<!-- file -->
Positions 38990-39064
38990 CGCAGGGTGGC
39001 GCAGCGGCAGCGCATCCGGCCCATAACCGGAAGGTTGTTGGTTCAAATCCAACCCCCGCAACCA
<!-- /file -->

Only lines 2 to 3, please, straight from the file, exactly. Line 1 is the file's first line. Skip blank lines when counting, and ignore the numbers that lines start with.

38990 CGCAGGGTGGC
39001 GCAGCGGCAGCGCATCCGGCCCATAACCGGAAGGTTGTTGGTTCAAATCCAACCCCCGCAACCA